Profiles: A non-traditional path to success
7/30/2014 8:44:18 AM
By Mary Kate Koch
Annette Shaw has been writing all her life, but it was not until her three kids all got to high school that she was able to pursue her passion full time.
"I was a full-time mom, and I had to do something," Shaw said. "I couldn't just stay home, because I'm not a homemaker. So my husband said, ‘Why don't you write then?' and that's what I started doing."
Writing was never the issue for Shaw, who has always had different worlds and scenarios floating around in her head.
"I wrote a lot of fiction stories when I was a kid," Shaw said. "Writing has always been something that, if I put it down, it will haunt me. I have pages and pages of stories I have written over the years."
Shaw has completed an entire novel from these fantasies. Deciding to write not just one novel, but a four-book series was a major leap for Shaw, albeit one that has had remarkable success on the e-book market. After Amazon made Shaw's first book, "The China Pandemic," a deal of the day, the popularity of her writing rapidly grew.
"The first book really took off," Shaw said. "I was kind of scared about it at first."
Published November 2013, "The China Pandemic" is an Amazon best seller and even peaked at the No. 1 spot on the post-apocalyptic and dystopian genre list. The book is the first installment of the four-part "Graham's Resolution" series which follows Graham's struggle to survive after an avian bird flu pandemic ravaged the globe.
Like other female writers such as D.H. Lawrence and J.K. Rowling, Shaw uses a non-gendered pen name to publish her books. But going by "A.R. Shaw" was not her original idea.
"I didn't want to, but my husband convinced me," Shaw said. "My dad said that the book reads like a man wrote it, because I was in the military and know how to talk to guys even though I'm a girly girl. Now I'm glad that I did."
Shaw released the second book in the series, "The Cascade Preppers," on June 8. Preppers are individuals who actively plan and prepare for emergencies, such as a global pandemic or nuclear warfare. In fact, it is real-life preppers who are in part responsible for Shaw's unexpected success.
"I had no idea how huge the prepper community was," Shaw said. "They are everywhere. They don't leave reviews, but man did they read the book. I get emails all the time from them. They kind of latched onto it. So even though I'm not thrilled with the title of the second book literarily, I picked it because it appeals to them."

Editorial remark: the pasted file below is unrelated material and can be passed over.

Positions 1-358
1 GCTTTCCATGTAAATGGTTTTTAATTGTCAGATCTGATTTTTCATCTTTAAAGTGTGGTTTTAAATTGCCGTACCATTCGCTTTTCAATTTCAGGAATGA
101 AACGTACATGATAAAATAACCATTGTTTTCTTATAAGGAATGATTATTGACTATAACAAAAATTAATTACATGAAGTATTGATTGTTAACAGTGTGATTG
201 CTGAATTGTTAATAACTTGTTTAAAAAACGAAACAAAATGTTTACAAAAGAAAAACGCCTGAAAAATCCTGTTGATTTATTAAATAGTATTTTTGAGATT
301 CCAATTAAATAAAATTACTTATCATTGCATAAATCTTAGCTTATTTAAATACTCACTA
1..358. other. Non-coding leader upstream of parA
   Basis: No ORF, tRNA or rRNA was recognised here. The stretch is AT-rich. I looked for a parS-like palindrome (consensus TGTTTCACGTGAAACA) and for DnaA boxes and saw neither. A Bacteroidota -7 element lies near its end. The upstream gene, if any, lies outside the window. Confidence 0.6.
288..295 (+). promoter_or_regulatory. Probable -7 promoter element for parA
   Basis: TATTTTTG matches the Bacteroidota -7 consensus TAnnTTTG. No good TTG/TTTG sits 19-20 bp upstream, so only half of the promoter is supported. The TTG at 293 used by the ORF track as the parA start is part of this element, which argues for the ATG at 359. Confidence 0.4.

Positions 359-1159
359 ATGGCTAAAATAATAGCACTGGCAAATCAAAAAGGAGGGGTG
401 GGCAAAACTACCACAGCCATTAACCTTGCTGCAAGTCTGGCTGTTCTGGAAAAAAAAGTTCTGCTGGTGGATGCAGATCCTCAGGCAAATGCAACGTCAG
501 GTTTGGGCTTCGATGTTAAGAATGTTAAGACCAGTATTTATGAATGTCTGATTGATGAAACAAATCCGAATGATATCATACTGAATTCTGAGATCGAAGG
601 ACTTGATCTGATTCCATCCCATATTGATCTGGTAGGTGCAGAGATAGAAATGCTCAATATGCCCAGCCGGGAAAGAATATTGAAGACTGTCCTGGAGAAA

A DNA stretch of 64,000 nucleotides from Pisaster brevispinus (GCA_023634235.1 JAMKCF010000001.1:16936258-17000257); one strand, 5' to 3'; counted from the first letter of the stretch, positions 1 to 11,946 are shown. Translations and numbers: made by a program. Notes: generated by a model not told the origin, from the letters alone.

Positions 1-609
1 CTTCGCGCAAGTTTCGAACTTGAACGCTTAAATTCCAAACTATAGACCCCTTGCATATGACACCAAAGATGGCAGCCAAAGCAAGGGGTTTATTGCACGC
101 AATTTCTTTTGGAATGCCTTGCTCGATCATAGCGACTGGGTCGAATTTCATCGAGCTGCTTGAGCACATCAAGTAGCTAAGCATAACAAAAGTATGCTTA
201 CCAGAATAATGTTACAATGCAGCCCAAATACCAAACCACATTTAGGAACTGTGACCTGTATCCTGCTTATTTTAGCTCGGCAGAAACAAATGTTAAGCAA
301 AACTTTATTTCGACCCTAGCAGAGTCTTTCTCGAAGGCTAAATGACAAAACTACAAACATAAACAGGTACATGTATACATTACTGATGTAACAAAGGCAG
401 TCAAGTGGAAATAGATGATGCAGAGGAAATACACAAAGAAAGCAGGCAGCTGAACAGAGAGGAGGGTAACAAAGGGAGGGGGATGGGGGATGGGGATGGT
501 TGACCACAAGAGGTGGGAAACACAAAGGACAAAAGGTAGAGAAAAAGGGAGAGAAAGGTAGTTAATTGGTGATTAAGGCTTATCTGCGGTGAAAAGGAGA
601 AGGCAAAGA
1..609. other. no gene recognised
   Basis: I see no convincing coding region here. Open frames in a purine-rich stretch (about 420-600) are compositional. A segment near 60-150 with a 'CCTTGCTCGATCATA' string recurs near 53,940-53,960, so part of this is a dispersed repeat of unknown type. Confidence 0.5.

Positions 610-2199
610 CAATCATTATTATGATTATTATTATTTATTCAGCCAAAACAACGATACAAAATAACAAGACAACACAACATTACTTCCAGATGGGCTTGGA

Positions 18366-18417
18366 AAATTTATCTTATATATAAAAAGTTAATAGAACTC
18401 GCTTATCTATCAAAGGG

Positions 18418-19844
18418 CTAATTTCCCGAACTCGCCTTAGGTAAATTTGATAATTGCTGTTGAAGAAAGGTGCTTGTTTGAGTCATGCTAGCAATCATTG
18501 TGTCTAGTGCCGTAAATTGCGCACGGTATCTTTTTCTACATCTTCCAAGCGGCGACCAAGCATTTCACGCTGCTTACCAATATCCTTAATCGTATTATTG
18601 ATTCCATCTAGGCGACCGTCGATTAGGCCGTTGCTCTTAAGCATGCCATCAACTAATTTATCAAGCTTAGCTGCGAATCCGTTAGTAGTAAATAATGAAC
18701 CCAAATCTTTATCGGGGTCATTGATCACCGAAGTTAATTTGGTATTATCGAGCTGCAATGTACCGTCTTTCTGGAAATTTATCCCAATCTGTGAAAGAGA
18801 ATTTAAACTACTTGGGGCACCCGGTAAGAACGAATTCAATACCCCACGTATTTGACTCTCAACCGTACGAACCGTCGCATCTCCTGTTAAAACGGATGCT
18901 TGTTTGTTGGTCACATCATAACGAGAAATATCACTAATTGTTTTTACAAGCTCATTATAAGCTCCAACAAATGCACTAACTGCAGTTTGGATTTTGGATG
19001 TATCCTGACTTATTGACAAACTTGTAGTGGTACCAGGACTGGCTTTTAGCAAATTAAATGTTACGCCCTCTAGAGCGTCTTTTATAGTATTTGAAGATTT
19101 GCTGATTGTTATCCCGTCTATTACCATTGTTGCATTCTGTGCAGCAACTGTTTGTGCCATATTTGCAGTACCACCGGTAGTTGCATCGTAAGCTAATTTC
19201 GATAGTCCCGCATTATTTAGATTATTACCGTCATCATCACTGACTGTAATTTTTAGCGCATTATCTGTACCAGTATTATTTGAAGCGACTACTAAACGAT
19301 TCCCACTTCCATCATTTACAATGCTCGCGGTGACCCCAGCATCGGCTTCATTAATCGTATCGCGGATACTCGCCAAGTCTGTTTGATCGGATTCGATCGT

Despite her lifelong interest in writing and recent success, Shaw is no MFA darling. Rather, Shaw joined the Air Force right after high school and worked a slew of jobs, including as a radio operator and recruiter. Although she has taken a few literature classes at Spokane Community College and Gonzaga, Shaw never finished a four-year degree.
Instead, Shaw has gleaned her literary education from a voracious reading habit. She reads everything from literary classics to young adult fiction. Indeed, Shaw's list of influences reflects her varied reading interests.
"Everyone says Stephen King, but (I'm still going to say) Stephen King. I've read almost all of his books," Shaw said. "I'd also say Anna Quindlen. And I think Gary Paulson. I've read a lot of his books to my kids over the years. I read a lot of young adult books."
In addition to other authors, Shaw found writing inspiration in the sense of community she has experienced living in Liberty Lake for 13 years, particularly when deciding how the community would receive Graham.
"Living here certainly played into the story," Shaw said. "Because when it comes down to it, do you turn on your community or do you help your community?"
While Shaw was able to churn the first book out in only three months, the second book took her an additional two months to finish. This extended writing period was in part a consequence of the unexpected success the first book had.
"I had to learn the whole business after I published the first book, the dos and don'ts," Shaw said. "It was overwhelming."
Much of this new business Shaw needed to learn was how to deal with social media and reader correspondence. In order to combat the time-absorbing nature of these duties, Shaw has a daily routine in place to keep her on track.
"I get up around eight, get my husband and daughter out the door and then I do my thing," Shaw said. "My best buddy in the world is my yellow lab Oakley, and we hang out in the living room where I write. After I pick my daughter up at 2 p.m., I come back and answer all the correspondence I have. That is like a whole job in and of itself. It's a huge time-sucker, so I decided to wait to do it until after I'm done with my writing day."
It is this sense of independence, this freedom from any structure or restrictions that Shaw likes best about writing. As a self-published author, Shaw has even more room in her schedule.
"I never tried to publish my book the traditional route," Shaw said. "I don't think I could sign a contract and give away the rights to my work."
For a woman who has taken a non-traditional route to finding her writing career in the first place, this sentiment fits perfectly.
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Favorite book at the moment
"Still Life in Breadcrumbs" by Anna Quindlen
Life advice in five words or less
Never stop moving forward
Advice for aspiring writers
Don't be afraid to self-publish
Author (dead or alive) she most would like to meet
Would like to travel to
Most frequent request by readers
Don't kill Sheriff the dog